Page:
Groups often struggle to find collaborative and structured processes for generating ideas and solutions to organizational and community issues. This fact sheet describes the Nominal Group Technique (Moore 1990), as a process that can be used by groups when engaged in planning and problem-solving.

What is NGT?

It is a technique that has been used for over 30 years in community planning processes that require active participation (Moore 1990). NGT is often used for generating ideas, identifying issues and potential solutions, and promoting consensus. NGT focuses group discussion around one question; therefore, a specific question presented to a group usually results in more useful responses.

When should you use NGT?

It is an excellent technique for encouraging the active participation of all group members in answering a question. For example, it can be employed when a group is uncertain about an agreed-upon solution to a complex community or organizational problem, or when disagreement about an issue exists among group participants. This technique can help a group clarify a problem or issue. NGT works best with small groups of five to 10 participants; however, larger groups can also employ this technique.

What are the process steps that should be followed when using NGT?

  1. Select a facilitator (member or non-group member), who serves as a “neutral” when conducting a discussion using NGT.
  2. The facilitator introduces a list of suggested ground rules (or “conversation principles”) to be followed. Following a discussion of the ground rules, participants are asked to honor them. Two important rules or principles include: (a) all ideas count, even the “crazy” ones and (b) “arguments” are not allowed.
  3. Distribute small pieces of paper or index cards to all group participants. Make sure each participant has five to 10 cards. The facilitator states the issue or problem as one question. For example, “In what ways can the community benefit in the next five years by developing a new regional water plan?” Write the question on a flip chart or wallboard.
  4. Participants write their responses on cards, working silently and independently. There should be only one idea per card. Allow 4 to 6 minutes maximum for this task.
  5. Collect and randomly re-distribute participant’s written responses. If a participant receives their own card back, they should not share this information with the group. Rather, the assumption is no one knows who the actual author is of the idea.
  6. Participants take turns reading one card per person at a time. Ideas are recorded on a wallboard, flipchart, or sticky wall, (for more information on a sticky wall, please refer to Resources, below). Participants are reminded that this is not the time to evaluate ideas and responses. If an idea is not understood, the facilitator asks anyone in the group to speculate what the author meant, allowing for author anonymity.
  7. The facilitator continues recording ideas until all cards have been discussed.
  8. The facilitator asks the group to identify those ideas that are “very similar” to one another and asks the group for permission to eliminate duplicates. The facilitator assigns each idea a letter of the alphabet. If there are more ideas than letters of the alphabet, assign double letters, such as AA, BB, etc.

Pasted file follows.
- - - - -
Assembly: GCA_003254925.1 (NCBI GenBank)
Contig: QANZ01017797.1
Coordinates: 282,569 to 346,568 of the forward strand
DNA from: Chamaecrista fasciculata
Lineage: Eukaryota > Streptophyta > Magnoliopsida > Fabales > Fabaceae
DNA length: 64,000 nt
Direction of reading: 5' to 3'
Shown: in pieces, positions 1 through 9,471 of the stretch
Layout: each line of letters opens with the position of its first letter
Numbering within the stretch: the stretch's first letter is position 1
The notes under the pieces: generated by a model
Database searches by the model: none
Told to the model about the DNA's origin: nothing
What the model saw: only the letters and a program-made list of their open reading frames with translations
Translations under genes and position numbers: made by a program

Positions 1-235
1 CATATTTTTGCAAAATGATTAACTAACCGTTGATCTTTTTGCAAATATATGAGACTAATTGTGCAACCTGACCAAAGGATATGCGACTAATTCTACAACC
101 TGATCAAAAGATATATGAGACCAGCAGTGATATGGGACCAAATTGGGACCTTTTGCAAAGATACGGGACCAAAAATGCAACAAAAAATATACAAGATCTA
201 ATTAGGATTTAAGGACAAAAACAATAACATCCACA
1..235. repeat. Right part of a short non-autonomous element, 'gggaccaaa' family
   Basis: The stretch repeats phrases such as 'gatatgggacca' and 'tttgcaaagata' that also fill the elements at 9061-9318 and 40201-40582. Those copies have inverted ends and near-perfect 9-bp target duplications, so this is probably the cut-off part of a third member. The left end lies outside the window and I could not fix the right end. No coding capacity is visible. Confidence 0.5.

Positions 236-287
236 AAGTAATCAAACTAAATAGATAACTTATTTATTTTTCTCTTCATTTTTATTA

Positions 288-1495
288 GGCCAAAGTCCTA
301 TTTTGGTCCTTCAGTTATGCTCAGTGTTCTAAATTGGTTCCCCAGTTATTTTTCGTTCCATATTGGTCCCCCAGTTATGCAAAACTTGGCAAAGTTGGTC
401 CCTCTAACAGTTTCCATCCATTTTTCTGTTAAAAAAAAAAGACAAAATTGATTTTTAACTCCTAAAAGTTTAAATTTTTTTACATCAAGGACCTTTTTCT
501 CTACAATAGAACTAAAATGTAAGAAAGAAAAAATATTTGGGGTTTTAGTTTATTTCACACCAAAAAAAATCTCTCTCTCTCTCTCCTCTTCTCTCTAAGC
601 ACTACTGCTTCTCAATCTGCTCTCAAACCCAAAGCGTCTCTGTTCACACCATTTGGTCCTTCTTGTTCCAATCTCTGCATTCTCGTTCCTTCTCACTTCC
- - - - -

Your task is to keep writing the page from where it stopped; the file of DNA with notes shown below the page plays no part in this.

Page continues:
9. The facilitator now asks participants to identify their top five preferences. Two methods for prioritizing ideas include the use of dots or 3x5 cards. For example, five large dots of the same color are given to each participant who writes on the dot the letter assigned to the idea posted, corresponding to his or her top five priorities. Dots are collected and affixed to the idea voted on. Another method uses cards. Similar to the dot technique, participants determine five of their most important ideas by placing a letter corresponding to the selected idea in the center of the card. The facilitator asks participants to rank-order their five top ideas by writing in the upper right hand corner of the card, a number from five to one. Five is the highest priority, one being lowest priority. Cards are then collected and the scores are recorded, tabulated, posted and discussed by the group.
  10. From the results of the prioritization exercise, the facilitator might ask the group what next steps would they like to take regarding the results? Some suggestions the facilitator could consider as a path for helping the group discuss next steps might include:
  • Do the ideas add clarity to the issue, creating a better understanding of group members’ opinions?
  • Do the top five ideas lend themselves to a plan of action or strategies for the group?
  • What would the group like to do with this information?


Bens, Ingrid. 2000. Facilitating with Ease! San Francisco: Jossey-Bass, Publishers, San Francisco, CA.

Havergal, Maggie & Edmonstone, John. 2001. The Facilitator’s Toolkit. England, UK: Gower Publishing, Ltd.

Kaner, Sam. 1996. Facilitator’s Guide to Participatory Decision-Making. Gabriola Island, BC. Canada: New Society Publishers. (Published in Cooperation with COMMUNITY AT WORK.)

Moore, Carl M. 1990. Group Techniques for Idea Building. Applied Social Research Methods Series. Newbury Park, CA. Sage Publications Volume 9.

Schwartz, Roger. 1994. The Skilled Facilitator. Jossey-Bass Publishers, San Francisco, CA.

Technology of Participation (ToP): Sticky Wall. The Institute of Cultural Affairs, Phoenix, AZ. ICA Site.

Vrooman, Rona. 1997. Group Process Tools. Info-line. Alexandria, VA. American Society for Training and Development. Issue Number 9407.

Rebori, M. and Havercamp, M. 2003, Nominal Group Technique (NGT), Extension | University of Nevada, Reno, FS-03-21

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